Matiangai Sirleaf is the Nathan Patz Professor of Law at the University of Maryland Francis King Carey School of Law. She holds a secondary appointment as a professor in the Department of Epidemiology and Public Health at the University of Maryland School of Medicine. Professor Sirleaf writes and teaches in the areas of global public health law, public international law, international human rights law, international criminal law, post-conflict and transitional justice, and criminal law.
Professor Sirleaf is the editor of the first thematic print volume on Race & National Security, which is forthcoming with Oxford University Press in 2023.
Professor Sirleaf’s work has been featured in leading law reviews such as the Cardozo Law Review, the Columbia Law Review, the Texas Law Review, and the UCLA Law Review. Professor Sirleaf’s writing appears in prominent textbooks like Foundations of Global Health & Human Rights (2020) and Global Health Law & Policy: Ensuring Justice for a Healthier World (2023), forthcoming from Oxford University Press. Her commentary and reflections also appear in several fora such as, AfronomicsLaw, American Journal of International Law, American Journal of International Law Unbound, American Society of International Law Insights, Bill of Health, Jurist, Just Security, Opinio Juris, and Third World Approaches to International Law Review.
Professor Sirleaf’s scholarly agenda seeks to make visible the extant hierarchies in international law and to remedy the inequities reflected in it. Her work elucidates how seemingly neutral laws further global inequities. Her current research agenda sits at the crossroads between international human rights law and global public health law, where she analyzes the disproportionate distribution of highly infectious diseases and the role of international law in facilitating this result. Another branch of her scholarship sits at the intersection of international criminal law and transitional justice. This area of Professor Sirleaf’s scholarship proposes context-specific and locally informed approaches to providing redress to survivors of human rights violations and theorizes avenues for greater involvement of historically subordinated peoples in the making of international law. The common thread through all her scholarship whether examining issues of racial justice, civil and political violations, or socio-economic violations, is responsibility. International law conceives of responsibility in narrow ways and her scholarships seeks to render it more emancipatory.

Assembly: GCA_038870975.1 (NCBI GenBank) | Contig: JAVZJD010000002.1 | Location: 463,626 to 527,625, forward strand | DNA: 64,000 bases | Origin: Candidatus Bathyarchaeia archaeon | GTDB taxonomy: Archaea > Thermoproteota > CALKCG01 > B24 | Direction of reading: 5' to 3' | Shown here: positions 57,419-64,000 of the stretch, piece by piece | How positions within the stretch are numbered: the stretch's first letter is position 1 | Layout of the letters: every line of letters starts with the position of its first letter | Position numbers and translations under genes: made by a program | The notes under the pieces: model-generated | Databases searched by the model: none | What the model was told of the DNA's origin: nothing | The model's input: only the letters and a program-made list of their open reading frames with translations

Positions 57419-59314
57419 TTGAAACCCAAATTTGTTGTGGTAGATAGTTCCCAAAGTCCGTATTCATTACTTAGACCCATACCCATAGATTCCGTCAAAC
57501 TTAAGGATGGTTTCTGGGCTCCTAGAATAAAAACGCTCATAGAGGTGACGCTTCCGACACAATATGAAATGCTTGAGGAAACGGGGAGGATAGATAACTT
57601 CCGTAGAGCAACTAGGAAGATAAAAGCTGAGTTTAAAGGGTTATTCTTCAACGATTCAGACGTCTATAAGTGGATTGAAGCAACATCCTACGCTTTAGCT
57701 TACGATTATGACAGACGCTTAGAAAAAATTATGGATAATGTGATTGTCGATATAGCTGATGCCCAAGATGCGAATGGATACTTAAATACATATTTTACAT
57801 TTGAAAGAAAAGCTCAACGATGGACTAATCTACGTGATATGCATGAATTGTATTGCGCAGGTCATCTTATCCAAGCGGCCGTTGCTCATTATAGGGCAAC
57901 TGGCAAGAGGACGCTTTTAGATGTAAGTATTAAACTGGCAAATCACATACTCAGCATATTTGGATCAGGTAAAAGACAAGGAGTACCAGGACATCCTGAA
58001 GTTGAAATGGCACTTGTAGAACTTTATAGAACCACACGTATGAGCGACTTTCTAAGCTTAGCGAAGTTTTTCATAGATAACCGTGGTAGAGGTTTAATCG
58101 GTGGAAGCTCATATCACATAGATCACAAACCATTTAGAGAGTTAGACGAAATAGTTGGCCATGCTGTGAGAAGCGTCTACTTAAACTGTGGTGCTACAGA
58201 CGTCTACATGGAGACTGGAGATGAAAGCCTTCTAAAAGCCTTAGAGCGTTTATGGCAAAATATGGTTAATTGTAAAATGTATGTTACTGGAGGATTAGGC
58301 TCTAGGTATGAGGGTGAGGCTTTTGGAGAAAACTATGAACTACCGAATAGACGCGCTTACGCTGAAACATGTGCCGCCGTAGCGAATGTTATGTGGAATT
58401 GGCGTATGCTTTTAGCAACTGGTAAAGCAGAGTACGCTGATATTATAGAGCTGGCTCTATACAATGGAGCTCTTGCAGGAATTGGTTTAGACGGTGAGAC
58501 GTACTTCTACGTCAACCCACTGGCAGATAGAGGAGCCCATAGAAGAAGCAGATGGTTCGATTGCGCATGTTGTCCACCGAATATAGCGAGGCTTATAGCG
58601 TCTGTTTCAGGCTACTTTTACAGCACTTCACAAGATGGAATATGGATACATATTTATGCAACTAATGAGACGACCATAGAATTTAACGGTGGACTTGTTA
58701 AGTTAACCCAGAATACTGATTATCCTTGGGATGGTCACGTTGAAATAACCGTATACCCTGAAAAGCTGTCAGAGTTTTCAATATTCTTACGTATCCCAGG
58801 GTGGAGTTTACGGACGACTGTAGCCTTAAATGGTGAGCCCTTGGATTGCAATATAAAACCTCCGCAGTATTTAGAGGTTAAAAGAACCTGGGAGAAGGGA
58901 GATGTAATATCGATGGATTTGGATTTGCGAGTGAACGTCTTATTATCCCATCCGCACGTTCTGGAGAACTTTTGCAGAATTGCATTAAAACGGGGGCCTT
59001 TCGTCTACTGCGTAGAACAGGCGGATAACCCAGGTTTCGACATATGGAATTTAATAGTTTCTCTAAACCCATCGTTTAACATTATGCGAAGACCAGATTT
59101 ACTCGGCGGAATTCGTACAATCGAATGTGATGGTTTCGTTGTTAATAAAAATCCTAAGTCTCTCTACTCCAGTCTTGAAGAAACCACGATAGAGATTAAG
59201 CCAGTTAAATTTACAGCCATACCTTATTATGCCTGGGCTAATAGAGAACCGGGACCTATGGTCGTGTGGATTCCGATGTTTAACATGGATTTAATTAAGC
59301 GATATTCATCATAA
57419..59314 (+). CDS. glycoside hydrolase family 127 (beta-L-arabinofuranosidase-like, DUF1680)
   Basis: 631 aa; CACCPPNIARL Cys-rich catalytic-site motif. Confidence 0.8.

Professor Sirleaf has received a number of prestigious grants, awards, fellowships, and other honors. These include the University of Pittsburgh’s Teaming Grant (2020), the University of Pittsburgh Chancellor’s Distinguished Research Award (2019), the American Society of Law, Medicine & Ethics Health Law Scholar Selection (2019), the University Center for International Studies Faculty Fellowship (2018-2019), the Ford Institute for Human Security Research Grant (2016-2018), the New York University Martin Luther King, Jr. Humanitarian Award (2014), and a Fulbright Fellowship (2004).
Professor Sirleaf previously served as an associate professor of law at the University of Pittsburgh School of Law, as an assistant professor of law at the University of Baltimore School of Law, as well as a Sharswood Fellow at the University of Pennsylvania Law School. She held attorney and fellow roles prior to entering academia. These roles include Human Rights Fellow at Cohen Milstein Sellers & Toll (2010-2012); law clerk, Chief Justice Sandile Ngcobo, Constitutional Court of South Africa (2009-2010); and Bernstein Fellow at the International Center for Transitional Justice (2008-2009).